I went downtown Wednesday afternoon to work out at the Y. I haven’t been in about a month. Every time I’ve stretched and exercised lately I’ve ended up with a headache so I’ve been rationing my exercise pretty carefully. Shorter stretches, longer recovery periods. Last two strong stretches did not result in headaches so at last I was able to muster some enthusiasm for a trip to the gym.
After an easy yoga and weights session I stopped at a café for a sandwich and coffee and read the latest East Bay Express, the feature article being about a real estate writer who got sued for saying allegedly defamatory things about one of those inspirational get-rich-quick real estate gurus. Turns out the critical things our writer was saying was nothing compared to what he uncovered during the lawsuit – a hit and run that left its victim brain-damaged, a robbery that resulted in prison time, an affair with an employee that had him admitting paternity of her child. Guru time!
Half Price Books had a couple carts loaded with clearance literature so I picked up Yukio Mishima’s The Temple of Dawn, Russell Edson’s The Song of Percival Peacock, Sylvia Molloy’s Certificate of Absence, and the 2006 issue of New American Writing, edited by Paul Hoover & Maxine Chernoff.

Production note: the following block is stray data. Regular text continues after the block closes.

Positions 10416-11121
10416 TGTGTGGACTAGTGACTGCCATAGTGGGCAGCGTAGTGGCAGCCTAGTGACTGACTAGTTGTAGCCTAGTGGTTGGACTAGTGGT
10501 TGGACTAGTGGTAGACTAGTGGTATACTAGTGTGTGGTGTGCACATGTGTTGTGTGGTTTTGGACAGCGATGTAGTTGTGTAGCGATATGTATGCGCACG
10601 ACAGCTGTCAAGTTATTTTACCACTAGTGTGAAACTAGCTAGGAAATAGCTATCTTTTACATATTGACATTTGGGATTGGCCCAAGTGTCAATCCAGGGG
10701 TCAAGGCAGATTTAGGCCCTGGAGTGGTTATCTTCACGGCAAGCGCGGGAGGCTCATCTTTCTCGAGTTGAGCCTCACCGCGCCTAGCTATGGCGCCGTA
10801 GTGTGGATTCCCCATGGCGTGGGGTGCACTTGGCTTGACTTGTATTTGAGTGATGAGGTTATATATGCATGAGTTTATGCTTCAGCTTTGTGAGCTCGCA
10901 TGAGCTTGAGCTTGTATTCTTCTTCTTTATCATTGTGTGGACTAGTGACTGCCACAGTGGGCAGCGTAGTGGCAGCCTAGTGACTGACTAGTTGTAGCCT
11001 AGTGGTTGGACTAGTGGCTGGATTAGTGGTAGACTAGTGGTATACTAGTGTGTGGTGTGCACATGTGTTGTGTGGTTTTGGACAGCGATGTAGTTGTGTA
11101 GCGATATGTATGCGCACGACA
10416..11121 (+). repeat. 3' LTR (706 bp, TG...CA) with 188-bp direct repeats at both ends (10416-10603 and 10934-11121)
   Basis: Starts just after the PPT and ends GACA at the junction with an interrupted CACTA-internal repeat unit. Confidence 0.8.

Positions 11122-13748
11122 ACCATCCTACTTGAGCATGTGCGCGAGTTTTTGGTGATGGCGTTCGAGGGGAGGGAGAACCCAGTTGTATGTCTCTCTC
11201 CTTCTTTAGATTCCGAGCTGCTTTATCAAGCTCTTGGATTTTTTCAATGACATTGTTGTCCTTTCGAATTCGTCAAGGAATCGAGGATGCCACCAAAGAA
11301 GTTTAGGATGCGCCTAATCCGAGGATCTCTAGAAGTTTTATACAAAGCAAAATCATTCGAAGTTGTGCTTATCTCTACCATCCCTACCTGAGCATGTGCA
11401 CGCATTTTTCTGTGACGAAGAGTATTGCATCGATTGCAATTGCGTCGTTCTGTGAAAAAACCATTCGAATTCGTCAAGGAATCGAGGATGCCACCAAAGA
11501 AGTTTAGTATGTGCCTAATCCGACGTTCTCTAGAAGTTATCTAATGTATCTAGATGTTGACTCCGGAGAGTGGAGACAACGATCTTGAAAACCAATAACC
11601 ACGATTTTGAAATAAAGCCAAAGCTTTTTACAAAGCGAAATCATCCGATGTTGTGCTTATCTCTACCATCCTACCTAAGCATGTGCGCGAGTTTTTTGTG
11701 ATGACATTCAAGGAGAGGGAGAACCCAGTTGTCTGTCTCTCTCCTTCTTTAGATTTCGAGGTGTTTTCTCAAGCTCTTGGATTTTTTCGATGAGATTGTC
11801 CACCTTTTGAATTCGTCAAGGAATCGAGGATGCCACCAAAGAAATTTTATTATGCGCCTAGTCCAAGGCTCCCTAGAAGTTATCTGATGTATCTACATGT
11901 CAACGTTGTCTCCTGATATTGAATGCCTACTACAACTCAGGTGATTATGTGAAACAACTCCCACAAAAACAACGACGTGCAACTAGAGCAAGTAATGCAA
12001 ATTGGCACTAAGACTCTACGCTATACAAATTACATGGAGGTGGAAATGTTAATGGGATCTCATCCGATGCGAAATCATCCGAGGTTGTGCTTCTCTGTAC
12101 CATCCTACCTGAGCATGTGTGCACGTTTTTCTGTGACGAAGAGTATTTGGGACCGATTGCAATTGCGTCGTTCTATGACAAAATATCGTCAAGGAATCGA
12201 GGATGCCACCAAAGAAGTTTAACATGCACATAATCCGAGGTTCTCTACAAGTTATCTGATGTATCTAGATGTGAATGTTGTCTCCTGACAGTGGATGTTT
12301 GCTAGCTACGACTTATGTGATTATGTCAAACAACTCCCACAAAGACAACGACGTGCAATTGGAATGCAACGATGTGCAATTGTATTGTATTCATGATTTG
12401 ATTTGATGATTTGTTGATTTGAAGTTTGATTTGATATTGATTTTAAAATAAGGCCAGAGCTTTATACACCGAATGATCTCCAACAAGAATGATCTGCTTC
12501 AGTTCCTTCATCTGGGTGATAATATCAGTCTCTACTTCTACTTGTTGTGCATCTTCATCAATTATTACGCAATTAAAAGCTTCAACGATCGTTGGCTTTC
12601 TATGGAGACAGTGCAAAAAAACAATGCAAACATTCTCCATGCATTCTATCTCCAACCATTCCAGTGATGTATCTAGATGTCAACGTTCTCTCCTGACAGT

The Mishima is “the third novel in The Sea of Fertility tetralogy” (that’s one more than a trilogy). I know I have the first two. I didn’t think I had this one, anyway it was 50c. And I’m pretty certain I don’t have the fourth. Years ago I read Mishima’s The Sailor Who Fell from Grace with the Sea and thought it interesting and intense, plus Mishima’s life is its own kind of interesting. I’ve enjoyed Russell Edson’s prose poems. This is the first time I’ve seen anything under his name promoted as a novel. I don’t know Sylvia Molloy at all but the book’s from the University of Texas Press which pushes it as an Important Work of Latin American Literature (Molloy is Argentinian) and I would like to be well-read in Latin American literature so for a dollar I figured I could throw it on the growing pile. I have a few issues of New American Writing but none recent. Time I bought another, especially if I read it through. As I’ve said before I am buying (and actually reading) literary magazines again. I like the idea of adding them to the paperbacks collection at Claremont after. I’ve gotta bag up a bunch of ten and fifteen year old lit mags that I bought new, donate them to the Friends group or something.